Makerere University is to award sh1m to the best student of the Post Graduate Diploma in Investigative Journalism, a special donor-funded course introduced in 2011.
The course was introduced to improve journalists' analytical and investigative skills following complaints that the quality and number of investigative stories were deteriorating in Ugandan media.
The sh1m ward to each of the best male and female students was promised by Prof. Venansius Baryamureeba when he was still the vice-chancellor.
However, his predecessor, Prof. John Ddumba-Ssentamu, said it was prudent to fulfill the pledge because such awards encourage hard work among students and improve the quality of graduates.
"I am going to ask my personal assistant to follow up this issue and it should be this week," Ddumba, who promised to carry forward Baryamureeba's programmes at his swearing-in, last year, said.
However, the department of journalism and communication has declined to identify the best student until the graduation day.
The course is sponsored by the Deepening Democracy Programme (DPP) in Uganda to the tune of sh550m.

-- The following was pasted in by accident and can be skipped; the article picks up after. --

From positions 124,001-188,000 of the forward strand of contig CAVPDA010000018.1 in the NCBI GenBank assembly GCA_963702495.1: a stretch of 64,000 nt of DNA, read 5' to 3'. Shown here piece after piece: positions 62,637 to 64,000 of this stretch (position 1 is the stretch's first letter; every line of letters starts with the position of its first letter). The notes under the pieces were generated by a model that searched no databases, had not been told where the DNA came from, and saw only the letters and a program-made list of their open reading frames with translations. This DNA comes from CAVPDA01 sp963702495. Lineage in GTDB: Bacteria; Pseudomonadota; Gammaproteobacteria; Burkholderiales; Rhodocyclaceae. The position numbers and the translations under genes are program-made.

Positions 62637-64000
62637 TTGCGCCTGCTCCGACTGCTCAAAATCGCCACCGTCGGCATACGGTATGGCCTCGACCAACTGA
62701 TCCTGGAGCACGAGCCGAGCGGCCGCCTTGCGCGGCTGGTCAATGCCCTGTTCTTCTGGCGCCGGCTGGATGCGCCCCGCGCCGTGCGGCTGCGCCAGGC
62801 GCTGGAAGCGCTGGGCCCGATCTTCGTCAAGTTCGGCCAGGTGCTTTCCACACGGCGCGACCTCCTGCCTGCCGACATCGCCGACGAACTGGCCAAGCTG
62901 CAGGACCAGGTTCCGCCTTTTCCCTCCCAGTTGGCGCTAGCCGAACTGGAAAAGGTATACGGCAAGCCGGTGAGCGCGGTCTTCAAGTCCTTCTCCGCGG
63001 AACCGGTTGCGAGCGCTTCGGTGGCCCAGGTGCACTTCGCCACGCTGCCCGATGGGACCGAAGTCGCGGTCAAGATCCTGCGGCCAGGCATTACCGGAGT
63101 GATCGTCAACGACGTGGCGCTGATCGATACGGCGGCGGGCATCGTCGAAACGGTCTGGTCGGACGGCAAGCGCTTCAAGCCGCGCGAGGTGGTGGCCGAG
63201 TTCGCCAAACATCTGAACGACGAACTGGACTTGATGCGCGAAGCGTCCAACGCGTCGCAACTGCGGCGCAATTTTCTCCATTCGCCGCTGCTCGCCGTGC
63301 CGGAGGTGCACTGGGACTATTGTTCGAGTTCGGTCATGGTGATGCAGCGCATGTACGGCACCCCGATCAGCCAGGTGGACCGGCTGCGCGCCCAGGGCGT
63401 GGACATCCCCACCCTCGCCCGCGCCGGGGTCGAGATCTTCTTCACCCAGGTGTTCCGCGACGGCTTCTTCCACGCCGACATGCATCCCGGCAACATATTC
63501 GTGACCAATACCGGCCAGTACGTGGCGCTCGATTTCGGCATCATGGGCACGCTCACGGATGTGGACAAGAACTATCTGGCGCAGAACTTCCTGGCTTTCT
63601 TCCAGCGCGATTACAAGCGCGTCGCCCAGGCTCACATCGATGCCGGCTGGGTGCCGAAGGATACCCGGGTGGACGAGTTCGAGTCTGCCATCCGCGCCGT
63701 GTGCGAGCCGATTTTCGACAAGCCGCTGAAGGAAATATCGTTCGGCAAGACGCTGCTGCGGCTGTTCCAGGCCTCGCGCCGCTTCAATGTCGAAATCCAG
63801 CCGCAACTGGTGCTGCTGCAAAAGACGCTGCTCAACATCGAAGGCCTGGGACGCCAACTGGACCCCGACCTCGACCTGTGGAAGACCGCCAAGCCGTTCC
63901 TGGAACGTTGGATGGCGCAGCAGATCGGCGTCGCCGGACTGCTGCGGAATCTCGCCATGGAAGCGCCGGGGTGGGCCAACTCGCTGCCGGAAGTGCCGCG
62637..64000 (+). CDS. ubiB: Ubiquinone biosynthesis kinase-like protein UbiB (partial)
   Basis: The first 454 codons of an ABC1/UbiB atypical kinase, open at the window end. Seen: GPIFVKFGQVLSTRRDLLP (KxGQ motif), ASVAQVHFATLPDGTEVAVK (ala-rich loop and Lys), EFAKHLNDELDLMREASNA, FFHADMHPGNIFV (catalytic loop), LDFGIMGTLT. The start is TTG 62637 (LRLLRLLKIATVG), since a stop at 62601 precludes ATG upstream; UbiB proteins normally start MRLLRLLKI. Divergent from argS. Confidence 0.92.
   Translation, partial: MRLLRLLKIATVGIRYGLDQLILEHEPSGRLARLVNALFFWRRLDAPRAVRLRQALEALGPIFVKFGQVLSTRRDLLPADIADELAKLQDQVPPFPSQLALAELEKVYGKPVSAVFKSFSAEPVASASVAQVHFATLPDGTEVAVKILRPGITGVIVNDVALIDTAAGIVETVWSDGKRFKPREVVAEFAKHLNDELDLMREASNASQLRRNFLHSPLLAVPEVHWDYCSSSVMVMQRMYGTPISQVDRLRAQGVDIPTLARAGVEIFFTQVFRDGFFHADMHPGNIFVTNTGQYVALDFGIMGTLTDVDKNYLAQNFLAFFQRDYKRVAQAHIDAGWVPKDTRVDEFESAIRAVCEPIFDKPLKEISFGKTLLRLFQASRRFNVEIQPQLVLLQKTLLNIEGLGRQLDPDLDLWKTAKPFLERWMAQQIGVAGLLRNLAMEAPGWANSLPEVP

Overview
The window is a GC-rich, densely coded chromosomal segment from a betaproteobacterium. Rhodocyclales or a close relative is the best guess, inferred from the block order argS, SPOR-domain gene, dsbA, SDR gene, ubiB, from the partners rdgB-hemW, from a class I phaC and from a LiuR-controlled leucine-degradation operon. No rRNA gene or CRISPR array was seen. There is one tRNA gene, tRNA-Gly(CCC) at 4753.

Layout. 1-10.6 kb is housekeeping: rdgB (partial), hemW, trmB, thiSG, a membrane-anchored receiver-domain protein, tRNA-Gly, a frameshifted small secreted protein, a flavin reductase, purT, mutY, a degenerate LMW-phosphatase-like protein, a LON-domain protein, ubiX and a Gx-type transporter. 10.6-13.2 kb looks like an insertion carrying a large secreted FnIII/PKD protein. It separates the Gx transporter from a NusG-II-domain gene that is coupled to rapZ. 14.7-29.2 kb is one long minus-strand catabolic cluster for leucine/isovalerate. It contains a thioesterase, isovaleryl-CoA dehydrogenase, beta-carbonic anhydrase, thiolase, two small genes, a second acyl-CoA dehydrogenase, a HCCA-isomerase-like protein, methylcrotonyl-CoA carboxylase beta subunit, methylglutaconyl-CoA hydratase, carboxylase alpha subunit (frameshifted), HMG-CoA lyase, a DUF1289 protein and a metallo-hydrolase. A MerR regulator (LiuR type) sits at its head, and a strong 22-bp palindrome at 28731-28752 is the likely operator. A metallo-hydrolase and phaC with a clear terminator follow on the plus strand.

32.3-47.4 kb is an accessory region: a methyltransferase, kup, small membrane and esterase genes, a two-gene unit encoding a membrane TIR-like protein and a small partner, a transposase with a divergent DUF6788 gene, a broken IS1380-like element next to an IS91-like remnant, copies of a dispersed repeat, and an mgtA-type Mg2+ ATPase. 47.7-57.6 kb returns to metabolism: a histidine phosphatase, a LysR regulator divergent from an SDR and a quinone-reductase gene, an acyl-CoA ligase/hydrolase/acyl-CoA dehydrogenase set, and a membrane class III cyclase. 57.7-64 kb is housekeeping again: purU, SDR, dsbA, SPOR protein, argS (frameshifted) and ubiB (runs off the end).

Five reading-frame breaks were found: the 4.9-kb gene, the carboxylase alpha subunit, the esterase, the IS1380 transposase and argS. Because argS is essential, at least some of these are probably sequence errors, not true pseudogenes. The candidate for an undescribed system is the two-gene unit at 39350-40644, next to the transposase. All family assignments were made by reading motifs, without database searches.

Some of the pioneer 20 students, who enrolled in 2011, are slated to graduate next week during the university's 64th four-day graduation ceremony. The university is to pass out over 10,000 students this year.
The project offered 50% tuition scholarship for 20 students per annum for two years.
The Vision Group also topped up the tuition fees for four of its journalists while more others enrolled for the second intake this year.
Speaking at the launch of the programme on August 18, 2011, Vision Group Editor-In-Chief Barbra Kaija said the course was timely since most senior journalists were leaving newsrooms for better jobs.
"The journalism profession does not pay (well enough) for journalists to become rich; most have left for greener pastures yet investigative journalism calls for skilled and experienced journalists," she remarked.
The Danish deputy ambassador in Uganda, Henrik Larsen, said the course would strengthen the capacity of journalists to research and communicate in-depth information.
"Investigative journalism is vital for a healthy democracy. it contributes to the watchdog role of the media, holding those in authority to account by exposing wrongdoing and standing up for the public interest," Larsen stated.